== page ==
• Use Bumble Bee puppet to sing to each child and elderly friend
  • Reminder free play at the bird aviary with parents

11:30-12:00

  • Outdoor play with parents and elderly
  • Visit bird aviary
  • Play-based learning

**

  • Pack up all materials in to intergenerational cupboard allocated by Fronditha.

References

ACARA. (2011). The shape of the Australian Curriculum: Languages, Australian Curriculum Assessment and Reporting Authority.

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Clarke, P. (2009). Supporting children learning English as a Second Language in the Early Years (birth to six years), Victorian Curriculum and Assessment Authority resource booklet.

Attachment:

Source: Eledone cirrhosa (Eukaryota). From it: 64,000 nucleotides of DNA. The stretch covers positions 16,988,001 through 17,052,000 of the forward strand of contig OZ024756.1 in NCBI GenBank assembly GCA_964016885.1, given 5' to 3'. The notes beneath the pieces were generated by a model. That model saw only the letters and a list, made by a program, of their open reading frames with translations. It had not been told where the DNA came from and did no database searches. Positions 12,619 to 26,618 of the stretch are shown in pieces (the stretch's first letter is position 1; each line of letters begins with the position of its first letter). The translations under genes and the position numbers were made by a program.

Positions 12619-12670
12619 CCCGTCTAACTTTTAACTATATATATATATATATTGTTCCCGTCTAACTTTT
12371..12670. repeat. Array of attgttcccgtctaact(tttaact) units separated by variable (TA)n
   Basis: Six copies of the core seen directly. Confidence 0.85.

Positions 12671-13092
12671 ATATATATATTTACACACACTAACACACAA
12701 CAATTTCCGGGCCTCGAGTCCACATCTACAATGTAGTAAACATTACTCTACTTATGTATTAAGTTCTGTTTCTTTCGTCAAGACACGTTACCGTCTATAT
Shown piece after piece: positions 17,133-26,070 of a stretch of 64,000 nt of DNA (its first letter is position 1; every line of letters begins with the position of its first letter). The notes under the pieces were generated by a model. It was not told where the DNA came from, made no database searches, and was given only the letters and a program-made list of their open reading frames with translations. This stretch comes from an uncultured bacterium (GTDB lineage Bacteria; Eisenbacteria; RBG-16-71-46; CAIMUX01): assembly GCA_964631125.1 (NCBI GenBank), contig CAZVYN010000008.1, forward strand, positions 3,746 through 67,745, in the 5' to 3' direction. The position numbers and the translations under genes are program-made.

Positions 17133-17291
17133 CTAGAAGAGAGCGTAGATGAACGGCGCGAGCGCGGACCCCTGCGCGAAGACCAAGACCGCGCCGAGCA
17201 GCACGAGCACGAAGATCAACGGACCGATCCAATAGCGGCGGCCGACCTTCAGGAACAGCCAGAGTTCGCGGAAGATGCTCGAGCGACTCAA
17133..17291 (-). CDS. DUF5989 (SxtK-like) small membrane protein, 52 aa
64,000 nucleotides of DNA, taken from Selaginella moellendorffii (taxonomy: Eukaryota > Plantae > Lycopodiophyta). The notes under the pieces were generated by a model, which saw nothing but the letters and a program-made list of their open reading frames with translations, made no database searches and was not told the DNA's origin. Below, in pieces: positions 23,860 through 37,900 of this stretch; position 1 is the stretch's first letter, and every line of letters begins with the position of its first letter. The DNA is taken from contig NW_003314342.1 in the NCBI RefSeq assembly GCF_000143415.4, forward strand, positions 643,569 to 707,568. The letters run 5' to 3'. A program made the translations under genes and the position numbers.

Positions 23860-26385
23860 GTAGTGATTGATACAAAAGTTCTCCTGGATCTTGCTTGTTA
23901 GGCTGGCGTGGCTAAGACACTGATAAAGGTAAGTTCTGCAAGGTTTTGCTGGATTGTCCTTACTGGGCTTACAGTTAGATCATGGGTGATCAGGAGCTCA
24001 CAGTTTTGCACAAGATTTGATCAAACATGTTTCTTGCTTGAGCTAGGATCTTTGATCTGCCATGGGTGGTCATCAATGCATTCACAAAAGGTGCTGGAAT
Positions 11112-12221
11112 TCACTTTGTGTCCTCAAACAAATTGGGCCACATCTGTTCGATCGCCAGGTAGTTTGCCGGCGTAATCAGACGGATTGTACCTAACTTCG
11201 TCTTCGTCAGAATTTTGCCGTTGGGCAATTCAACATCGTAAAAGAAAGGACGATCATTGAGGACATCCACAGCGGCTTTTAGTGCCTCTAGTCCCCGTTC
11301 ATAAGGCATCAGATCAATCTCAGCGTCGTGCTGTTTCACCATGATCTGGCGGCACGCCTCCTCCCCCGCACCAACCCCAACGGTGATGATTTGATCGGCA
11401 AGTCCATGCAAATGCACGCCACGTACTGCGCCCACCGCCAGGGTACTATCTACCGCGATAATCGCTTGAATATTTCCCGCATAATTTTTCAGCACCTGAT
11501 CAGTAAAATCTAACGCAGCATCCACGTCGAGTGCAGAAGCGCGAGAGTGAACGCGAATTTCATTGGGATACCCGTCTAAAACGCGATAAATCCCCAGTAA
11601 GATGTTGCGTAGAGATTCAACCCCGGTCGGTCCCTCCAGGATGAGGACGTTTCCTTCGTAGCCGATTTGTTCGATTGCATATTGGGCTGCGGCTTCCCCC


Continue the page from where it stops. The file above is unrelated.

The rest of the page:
Crozet, C. & Liddicoat, A. (1997). The challenge of intercultural language teaching: engaging with culture in the classroom. In: J. Lo Bianco, A. Liddicoat, and C. Crozet, (Eds.), Striving for Third Place. Intercultural Competence through Language Education. pp. 113-125. Canberra: Language Australia.

Department of Education, Employment and Workplace Relations. (2009). Belonging, Being and Becoming: The Early Years Framework for Australia, Canberra: Australian Government.

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Stephen, C., McPake, J., & McLeod, W. (2012). Playing and learning in another language: Ensuring good quality early years education in a language revitalisation trial, European Early Childhood Education Research Journal, 20 (1).